Starting with these records:

person_id coaching_program enrolled_period
1001 SC ('2010-03-01', '2010-08-01')
1003 WM ('2010-03-15', '9999-12-31')
1005 SC ('2010-03-01', '9999-12-31')
1006 SC ('2010-04-01', '9999-12-31')

we execute this UPDATE statement to "close" some of the records:

UPDATE person_coaching_period
SET enrolled_period = PERIOD(BEGIN(enrolled_period), DATE '2010-09-01')
WHERE coaching_program = 'SC';

Results

person_id coaching_program enrolled_period
1001 SC ('2010-03-01', '2010-09-01')
1003 WM ('2010-03-15', '9999-12-31')
1005 SC ('2010-03-01', '2010-09-01')
1006 SC ('2010-04-01', '2010-09-01')

Note that none of the begin dates was modified.

IS UNTIL_CHANGED

There is a problem with the UPDATE statement above. The goal was to "close a set of records", but the UPDATE statement changed the end date of the first record which was not "open".

Starting again with the same set of beginning records, let's do it right this time by using the "IS UNTIL_CHANGED" qualifier on the end date to update only the open records. This will use the END function.

UPDATE person_coaching_period
SET enrolled_period = PERIOD(BEGIN(enrolled_period), DATE '2010-09-01')
WHERE coaching_program = 'SC'
AND END(enrolled_period) IS UNTIL_CHANGED;

Here are the new results:

person_id coaching_program enrolled_period
1001 SC ('2010-03-01', '2010-08-01')
1003 WM ('2010-04-01', '9999-12-31')
1005 SC ('2010-03-01', '2010-09-01')
1006 SC ('2010-04-01', '2010-09-01')

Now the first record has retained its original end date.

"IS UNTIL_CHANGED" also works for other statements like SELECT. "IS NOT UNTIL_CHANGED" also works as expected. More examples are in the attached scripts.

A Glimpse at the Power of PERIOD

This example jumps ahead to give a glimpse of the power available in 13.0's PERIOD data type and associated functions.

The example uses a new table (person_login) that includes just a normal TIMESTAMP. This table records the date/time when an employee (person_id) logs into an on-line system.

CREATE MULTISET TABLE person_login (
person_id INTEGER NOT NULL,
login_dtm TIMESTAMP NOT NULL
)
PRIMARY INDEX (person_id);

First, we load test data into the person_employment_period and person_login tables.

INSERT INTO person_employment_period    VALUES (1001, PERIOD(DATE '2008-04-01', UNTIL_CHANGED));
INSERT INTO person_login VALUES (1001, TIMESTAMP '2008-04-10 09:00:00');
INSERT INTO person_login VALUES (1001, TIMESTAMP '2008-04-21 11:11:11');
INSERT INTO person_login VALUES (1001, TIMESTAMP '2008-10-01 22:22:22');

INSERT INTO person_employment_period VALUES (1002, PERIOD(DATE '2009-12-01', UNTIL_CHANGED));
INSERT INTO person_login VALUES (1002, TIMESTAMP '2010-01-01 09:00:00');
INSERT INTO person_login VALUES (1002, TIMESTAMP '2010-01-21 09:00:00');

The question is this: find the delay between starting employment and first login. This example query uses multiple PERIOD-related functions, but everything here is in 13.0. The example illustrates the use of INTERVAL with PERIOD and TIMESTAMP.

SELECT
pep.person_id,
CAST(BEGIN(pep.employment_period) AS TIMESTAMP) AS BeginEmployment,
pl.login_dtm,
INTERVAL(
PERIOD(
CAST(BEGIN(pep.employment_period) AS TIMESTAMP),
pl.login_dtm
)
) HOUR(4) AS HoursBeforeFirstLogin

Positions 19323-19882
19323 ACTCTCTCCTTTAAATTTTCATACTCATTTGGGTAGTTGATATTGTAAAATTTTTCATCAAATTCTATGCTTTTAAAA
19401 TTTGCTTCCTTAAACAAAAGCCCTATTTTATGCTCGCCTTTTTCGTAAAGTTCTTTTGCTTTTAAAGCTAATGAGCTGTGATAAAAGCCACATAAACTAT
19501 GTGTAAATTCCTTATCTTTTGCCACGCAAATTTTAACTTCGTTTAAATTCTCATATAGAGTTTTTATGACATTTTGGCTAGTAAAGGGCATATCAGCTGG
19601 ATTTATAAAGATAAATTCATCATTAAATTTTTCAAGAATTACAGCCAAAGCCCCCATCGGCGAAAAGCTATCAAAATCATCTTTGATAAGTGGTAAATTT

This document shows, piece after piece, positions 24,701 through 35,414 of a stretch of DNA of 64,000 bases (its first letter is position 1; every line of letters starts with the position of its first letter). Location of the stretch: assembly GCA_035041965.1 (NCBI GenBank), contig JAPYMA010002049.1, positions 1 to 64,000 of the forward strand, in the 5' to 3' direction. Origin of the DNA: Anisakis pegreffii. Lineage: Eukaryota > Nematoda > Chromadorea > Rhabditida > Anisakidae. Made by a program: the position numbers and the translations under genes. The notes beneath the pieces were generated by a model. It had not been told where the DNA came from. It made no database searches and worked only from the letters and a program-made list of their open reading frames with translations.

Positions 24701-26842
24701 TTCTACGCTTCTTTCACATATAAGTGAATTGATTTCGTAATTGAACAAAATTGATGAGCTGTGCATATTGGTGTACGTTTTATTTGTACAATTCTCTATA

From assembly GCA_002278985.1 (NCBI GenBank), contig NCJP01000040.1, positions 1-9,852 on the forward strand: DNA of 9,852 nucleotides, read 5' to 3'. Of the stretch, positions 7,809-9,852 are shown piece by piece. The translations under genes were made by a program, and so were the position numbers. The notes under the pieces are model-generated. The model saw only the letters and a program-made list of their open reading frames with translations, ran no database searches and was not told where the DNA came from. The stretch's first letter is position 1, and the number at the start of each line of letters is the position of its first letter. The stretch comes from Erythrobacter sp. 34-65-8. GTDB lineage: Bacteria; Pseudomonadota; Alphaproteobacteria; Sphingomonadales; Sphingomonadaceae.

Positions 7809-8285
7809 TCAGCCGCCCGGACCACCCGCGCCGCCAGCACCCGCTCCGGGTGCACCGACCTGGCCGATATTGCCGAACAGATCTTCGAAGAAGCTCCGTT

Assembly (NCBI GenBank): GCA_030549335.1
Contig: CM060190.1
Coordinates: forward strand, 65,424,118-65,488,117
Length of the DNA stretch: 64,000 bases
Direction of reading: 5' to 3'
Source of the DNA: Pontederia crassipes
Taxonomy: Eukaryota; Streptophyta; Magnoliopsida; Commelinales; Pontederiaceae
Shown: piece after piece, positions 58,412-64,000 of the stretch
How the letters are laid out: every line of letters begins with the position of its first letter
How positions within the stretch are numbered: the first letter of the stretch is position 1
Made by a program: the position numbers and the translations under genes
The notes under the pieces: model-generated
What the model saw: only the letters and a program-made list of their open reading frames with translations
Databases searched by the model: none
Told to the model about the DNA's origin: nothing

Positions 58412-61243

FROM person_employment_period AS pep
JOIN person_login AS pl
ON pep.person_id = pl.person_id
QUALIFY RANK() OVER (
PARTITION BY pl.person_id
ORDER BY pl.login_dtm
) = 1
ORDER BY pep.person_id;

Results

(Zeros have been removed for readability.)

person_id BeginEmployment login_dtm HoursBeforeFirstLogin
1001 4/1/2008 4/10/2008 09:00 225
1002 12/1/2009 1/1/2010 09:00 753

Conclusion

The PERIOD data type introduced in Teradata 13.0 is very powerful in itself. Version 13.10 introduces significant capabilities on top of what is in 13.0, but understanding 13.0's features will give you an important basis for moving on to 13.10.

Continue Exploring!

Download the attachment to this article and try it out. If you come up with good examples that help explain the concepts, please share them in the comments.

Upcoming: Exploring Teradata 13's PERIOD Functions

Watch for the second article that will use examples to explore all of the PERIOD-related functions available in Teradata 13.0 (published here on 2010-02-15).

References

    • Teradata Temporal at teradata.com: find these pdf files linked on the right side:
        • A Case Study of Temporal Data (excellent reading)
        • Teradata Database Temporal Option
9 REPLIES

Re: Exploring Teradata 13's PERIOD Data Type

Great Job

Re: Exploring Teradata 13's PERIOD Data Type

Good post with great examples.

Re: Exploring Teradata 13's PERIOD Data Type

How does the Teradata Warehouse Miner (and the ADS Generator) support this new data type in the various algorithms offered?

Is there 'native' support or is it via a CAST?

Teradata Employee

Re: Exploring Teradata 13's PERIOD Data Type

Great article and thank you for the examples!

Teradata Employee

Re: Exploring Teradata 13's PERIOD Data Type

This got me through a couple of issues. The period is also the ValidDate for the table.

But how do I update a period from another table?

Enthusiast

Re: Exploring Teradata 13's PERIOD Data Type

This is very good article...I am bit clear now.

Enthusiast

Re: Exploring Teradata 13's PERIOD Data Type

Yes, its very good.

Teradata Employee

Re: Exploring Teradata 13's PERIOD Data Type

well written. Thks!

Teradata Employee

Re: Exploring Teradata 13's PERIOD Data Type

Excellent , Thanks so much.